Jonathan Gaiger, Digital Account Executive at Spinnaker, examines the potential of Twitter’s new mobile video sharing service
Twitter celebrated its seventh birthday recently and a staggering amount has happened since their last birthday. Take Twitter Vine. If you’ve lived under a rock so far this year and haven’t heard about it, Vine is simply a six second looping video service. Of course, this type of technology has been around for a while – Viddy or Socialcam are examples of it. The difference with Viddy is that it extends the video to 30 seconds and adds extra layers of editing features in order for users to create a better quality video. Vine approaches things differently and it simplifies the sharing and video process.
But are six seconds really enough?
Well, yes. Think of the GIF culture that floods Tumblr and other such places. If you think about it, Vine suits Twitter perfectly with its simplicity. In line with the self-expressive nature of most social networks, Vine opens the door for yet another medium for sharing rubbish – by which I mean cats – take a look at Vinepeak and you’ll know what I mean.
Having said that, Vine’s user-base has grown and been adopted by many different types. So, other than a lot of cat Vines, how are those six wondrous seconds being applied elsewhere?
Twitter is known for its social reporting – think back to #Jan25, which became a focal point during the 2011 protests in Egypt. Vine is perfectly suited for news reporting. Imagine, for example, if the London riots were ‘Vined’ from a frontline standpoint. This application could change journalism and how people will see and experience news. The potential is undeniable. Take a look at TurkeyPulse.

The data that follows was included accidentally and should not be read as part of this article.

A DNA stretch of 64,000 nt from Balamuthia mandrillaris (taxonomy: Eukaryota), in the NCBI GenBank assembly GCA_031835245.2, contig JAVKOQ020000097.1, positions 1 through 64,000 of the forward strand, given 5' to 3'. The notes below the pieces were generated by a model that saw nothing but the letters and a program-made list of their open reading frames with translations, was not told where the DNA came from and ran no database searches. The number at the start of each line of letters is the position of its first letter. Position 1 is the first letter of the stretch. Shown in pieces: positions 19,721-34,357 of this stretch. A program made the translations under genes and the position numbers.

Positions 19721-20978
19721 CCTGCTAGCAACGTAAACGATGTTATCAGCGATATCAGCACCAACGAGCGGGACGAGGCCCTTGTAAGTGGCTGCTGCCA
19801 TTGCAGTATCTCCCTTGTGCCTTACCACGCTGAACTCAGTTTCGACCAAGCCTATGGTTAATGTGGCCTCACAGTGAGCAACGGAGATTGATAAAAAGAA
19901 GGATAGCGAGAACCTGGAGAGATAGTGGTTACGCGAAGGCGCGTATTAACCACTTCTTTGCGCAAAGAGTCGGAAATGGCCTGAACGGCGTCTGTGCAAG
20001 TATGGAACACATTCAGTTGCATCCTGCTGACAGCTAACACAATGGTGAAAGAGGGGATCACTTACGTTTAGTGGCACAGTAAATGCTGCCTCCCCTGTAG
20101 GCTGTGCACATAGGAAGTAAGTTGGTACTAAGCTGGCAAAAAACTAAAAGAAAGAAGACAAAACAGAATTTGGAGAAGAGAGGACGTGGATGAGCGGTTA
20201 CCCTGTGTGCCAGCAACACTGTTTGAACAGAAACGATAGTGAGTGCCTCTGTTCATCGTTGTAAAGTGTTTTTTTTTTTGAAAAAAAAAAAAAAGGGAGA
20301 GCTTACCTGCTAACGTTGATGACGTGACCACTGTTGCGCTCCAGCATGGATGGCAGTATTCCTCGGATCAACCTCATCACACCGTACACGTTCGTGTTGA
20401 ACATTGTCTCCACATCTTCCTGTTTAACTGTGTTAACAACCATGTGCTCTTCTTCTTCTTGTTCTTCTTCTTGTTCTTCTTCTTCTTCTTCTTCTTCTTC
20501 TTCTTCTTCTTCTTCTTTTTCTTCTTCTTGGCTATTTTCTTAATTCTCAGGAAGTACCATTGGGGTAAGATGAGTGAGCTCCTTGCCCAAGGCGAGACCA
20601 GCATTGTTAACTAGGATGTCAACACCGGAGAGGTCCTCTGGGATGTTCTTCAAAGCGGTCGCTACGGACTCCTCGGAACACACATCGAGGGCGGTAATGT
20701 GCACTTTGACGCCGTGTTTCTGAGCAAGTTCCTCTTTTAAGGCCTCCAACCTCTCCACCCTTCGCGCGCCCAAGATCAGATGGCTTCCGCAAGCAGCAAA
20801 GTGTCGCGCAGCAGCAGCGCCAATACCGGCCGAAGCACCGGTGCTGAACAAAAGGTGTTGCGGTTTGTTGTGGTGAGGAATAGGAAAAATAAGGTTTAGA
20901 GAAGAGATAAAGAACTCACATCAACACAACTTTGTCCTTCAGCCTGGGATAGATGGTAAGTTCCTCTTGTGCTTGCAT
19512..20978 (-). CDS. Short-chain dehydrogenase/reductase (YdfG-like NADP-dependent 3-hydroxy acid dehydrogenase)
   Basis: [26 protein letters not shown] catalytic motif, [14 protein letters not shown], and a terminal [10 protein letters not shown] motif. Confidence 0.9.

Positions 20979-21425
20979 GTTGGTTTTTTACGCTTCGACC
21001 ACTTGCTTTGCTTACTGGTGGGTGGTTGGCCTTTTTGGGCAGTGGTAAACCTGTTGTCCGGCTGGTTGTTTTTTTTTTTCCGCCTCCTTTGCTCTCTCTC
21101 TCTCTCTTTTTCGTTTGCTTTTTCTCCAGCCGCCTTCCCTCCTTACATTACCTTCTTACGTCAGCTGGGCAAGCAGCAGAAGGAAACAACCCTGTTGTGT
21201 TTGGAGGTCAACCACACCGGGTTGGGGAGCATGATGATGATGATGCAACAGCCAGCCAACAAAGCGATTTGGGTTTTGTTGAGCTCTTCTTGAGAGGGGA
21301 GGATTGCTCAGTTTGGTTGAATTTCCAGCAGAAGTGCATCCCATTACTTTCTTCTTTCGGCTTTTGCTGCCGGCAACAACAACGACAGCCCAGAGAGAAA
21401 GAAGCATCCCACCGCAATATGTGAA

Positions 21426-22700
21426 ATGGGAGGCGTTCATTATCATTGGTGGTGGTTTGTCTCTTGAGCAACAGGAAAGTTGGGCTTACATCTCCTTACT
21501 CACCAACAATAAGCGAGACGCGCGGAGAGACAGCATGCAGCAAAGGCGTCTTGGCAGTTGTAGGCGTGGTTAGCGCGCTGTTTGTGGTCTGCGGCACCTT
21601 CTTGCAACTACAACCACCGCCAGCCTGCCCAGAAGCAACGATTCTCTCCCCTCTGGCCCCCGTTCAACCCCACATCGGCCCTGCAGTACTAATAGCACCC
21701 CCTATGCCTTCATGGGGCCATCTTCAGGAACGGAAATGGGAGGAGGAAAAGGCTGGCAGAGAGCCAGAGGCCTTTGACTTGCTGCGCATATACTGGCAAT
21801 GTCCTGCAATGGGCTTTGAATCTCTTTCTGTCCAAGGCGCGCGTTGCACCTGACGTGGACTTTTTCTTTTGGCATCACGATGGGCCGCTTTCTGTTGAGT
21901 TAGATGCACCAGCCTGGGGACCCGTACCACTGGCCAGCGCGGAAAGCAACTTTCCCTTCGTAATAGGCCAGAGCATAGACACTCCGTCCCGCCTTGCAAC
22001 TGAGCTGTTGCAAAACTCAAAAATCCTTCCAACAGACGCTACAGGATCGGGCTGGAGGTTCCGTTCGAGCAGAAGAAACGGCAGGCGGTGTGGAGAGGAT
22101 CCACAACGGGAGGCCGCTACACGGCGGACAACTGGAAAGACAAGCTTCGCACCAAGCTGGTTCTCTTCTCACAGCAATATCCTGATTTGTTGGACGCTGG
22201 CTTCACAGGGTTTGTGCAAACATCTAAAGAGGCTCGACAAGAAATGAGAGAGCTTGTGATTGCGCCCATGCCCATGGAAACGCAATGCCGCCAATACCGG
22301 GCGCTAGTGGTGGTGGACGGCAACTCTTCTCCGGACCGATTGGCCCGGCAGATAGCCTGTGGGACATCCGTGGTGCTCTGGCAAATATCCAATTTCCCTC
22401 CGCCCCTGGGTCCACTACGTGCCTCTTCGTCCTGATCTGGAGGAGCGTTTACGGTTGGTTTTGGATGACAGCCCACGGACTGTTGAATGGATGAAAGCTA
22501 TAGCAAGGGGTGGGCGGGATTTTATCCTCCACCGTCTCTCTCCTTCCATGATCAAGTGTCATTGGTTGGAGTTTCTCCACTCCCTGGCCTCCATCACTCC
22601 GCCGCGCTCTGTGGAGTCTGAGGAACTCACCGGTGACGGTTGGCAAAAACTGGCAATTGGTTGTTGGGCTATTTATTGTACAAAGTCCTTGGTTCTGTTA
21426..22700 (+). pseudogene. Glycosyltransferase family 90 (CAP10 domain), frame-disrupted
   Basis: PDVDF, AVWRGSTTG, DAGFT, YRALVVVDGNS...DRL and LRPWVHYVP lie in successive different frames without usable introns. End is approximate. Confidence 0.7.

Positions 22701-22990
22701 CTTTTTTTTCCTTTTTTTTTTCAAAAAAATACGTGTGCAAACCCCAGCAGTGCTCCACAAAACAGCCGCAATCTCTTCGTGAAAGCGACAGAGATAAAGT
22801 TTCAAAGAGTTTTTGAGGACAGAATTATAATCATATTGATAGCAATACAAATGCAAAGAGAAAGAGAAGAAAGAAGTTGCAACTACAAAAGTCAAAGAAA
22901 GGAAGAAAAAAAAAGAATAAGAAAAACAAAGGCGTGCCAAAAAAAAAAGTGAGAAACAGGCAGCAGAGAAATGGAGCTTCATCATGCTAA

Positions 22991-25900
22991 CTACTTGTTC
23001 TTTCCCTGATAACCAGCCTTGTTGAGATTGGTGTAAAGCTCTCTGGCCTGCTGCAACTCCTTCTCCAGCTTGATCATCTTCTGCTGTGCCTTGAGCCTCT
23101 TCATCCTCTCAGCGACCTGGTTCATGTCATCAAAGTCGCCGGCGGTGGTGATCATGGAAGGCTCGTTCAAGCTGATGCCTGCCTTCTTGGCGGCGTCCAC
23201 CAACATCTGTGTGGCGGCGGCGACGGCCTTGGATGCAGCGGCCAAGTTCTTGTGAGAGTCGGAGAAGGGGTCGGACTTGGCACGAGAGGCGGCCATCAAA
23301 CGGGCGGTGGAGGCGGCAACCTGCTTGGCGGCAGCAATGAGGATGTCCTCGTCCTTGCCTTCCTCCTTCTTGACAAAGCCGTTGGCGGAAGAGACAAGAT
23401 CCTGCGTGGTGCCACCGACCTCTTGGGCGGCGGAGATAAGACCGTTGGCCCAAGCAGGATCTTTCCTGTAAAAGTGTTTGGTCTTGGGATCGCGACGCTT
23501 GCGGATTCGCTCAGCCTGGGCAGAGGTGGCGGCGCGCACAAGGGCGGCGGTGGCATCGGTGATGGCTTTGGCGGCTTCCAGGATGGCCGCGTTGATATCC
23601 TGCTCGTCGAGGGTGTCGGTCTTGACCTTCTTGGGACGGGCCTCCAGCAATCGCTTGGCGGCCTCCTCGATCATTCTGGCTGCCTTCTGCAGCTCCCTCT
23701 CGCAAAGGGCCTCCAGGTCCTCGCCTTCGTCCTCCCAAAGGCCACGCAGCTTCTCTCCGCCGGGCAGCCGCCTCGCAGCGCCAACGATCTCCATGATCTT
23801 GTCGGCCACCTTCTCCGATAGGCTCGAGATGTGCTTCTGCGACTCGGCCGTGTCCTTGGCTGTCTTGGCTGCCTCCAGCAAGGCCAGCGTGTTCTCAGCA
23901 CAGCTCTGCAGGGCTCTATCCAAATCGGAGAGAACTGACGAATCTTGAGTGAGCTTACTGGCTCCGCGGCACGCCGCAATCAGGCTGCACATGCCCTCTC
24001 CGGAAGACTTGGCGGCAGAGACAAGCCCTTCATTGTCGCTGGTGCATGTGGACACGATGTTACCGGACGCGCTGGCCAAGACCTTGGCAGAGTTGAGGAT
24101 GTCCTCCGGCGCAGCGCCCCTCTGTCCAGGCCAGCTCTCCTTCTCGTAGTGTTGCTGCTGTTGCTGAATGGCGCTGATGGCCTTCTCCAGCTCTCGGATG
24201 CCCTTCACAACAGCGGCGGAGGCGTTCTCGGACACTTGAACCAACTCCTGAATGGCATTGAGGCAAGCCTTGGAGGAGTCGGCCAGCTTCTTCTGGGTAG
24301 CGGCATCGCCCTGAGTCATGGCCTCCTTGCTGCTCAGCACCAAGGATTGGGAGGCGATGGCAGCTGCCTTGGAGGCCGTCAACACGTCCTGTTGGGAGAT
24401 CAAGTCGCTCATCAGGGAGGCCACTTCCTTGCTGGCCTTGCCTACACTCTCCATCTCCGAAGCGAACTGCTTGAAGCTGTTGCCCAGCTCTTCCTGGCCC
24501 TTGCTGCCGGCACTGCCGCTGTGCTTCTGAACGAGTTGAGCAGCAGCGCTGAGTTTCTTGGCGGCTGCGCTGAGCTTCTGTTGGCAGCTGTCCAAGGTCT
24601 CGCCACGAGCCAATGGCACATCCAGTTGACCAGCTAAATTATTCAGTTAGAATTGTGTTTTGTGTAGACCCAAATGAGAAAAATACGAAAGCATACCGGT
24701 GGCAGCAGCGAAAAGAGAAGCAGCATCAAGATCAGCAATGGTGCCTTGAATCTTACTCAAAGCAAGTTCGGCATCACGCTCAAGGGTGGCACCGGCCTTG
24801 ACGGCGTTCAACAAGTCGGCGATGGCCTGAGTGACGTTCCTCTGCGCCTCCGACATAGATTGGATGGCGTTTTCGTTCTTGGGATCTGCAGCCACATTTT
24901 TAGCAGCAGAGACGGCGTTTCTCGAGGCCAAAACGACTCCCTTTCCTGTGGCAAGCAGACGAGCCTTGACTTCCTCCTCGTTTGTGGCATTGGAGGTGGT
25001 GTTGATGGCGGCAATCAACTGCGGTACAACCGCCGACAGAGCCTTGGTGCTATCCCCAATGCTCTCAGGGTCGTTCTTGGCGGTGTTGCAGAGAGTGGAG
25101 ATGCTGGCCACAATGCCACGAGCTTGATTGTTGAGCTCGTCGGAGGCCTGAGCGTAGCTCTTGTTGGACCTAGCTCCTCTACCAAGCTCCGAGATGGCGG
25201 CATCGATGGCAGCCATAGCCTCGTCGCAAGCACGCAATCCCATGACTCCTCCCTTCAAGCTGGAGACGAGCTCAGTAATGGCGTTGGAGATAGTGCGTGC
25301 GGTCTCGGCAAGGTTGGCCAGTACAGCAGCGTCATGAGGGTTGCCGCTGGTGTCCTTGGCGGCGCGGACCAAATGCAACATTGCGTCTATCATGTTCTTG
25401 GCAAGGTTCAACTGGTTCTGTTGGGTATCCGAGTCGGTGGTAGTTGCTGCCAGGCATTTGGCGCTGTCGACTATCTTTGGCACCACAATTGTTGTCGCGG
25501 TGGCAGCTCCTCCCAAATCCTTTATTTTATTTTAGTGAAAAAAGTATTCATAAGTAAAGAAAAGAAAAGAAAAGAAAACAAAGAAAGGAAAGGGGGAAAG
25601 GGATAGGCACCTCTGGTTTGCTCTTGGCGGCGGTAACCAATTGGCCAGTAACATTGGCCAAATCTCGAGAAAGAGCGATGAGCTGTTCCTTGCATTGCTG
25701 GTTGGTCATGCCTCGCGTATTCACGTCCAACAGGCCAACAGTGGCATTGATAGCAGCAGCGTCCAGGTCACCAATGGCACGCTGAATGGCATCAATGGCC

A film distributor, Oscilloscope Labs, unbelievably decided to share a whole feature film on Vine by splitting it up into six second parts and posting them in order. Even more interestingly, it’s entitled #itsadisaster. Watch here.
How to videos
YouTube is packed full of ‘How To’ videos including everything from How to tie a Windsor knot, to How to Dance and tonnes of different ‘How to Cook’ videos. In fact, #howto is the most popular hashtag on the app. Vine is no different and certainly opens up many opportunities for both brands and consumers alike. Here’s an excellent #howto from General Electric.
There are plenty more opportunities to use those six seconds than you might initially think. However, this isn’t to say just leap in and hope for the best. You do first need to think about whether Vine fits into your content strategy. It will be the one to watch going forward and, if you are still a little sceptical, then cast your mind back. It wasn’t that long ago that people thought Twitter was a fad too.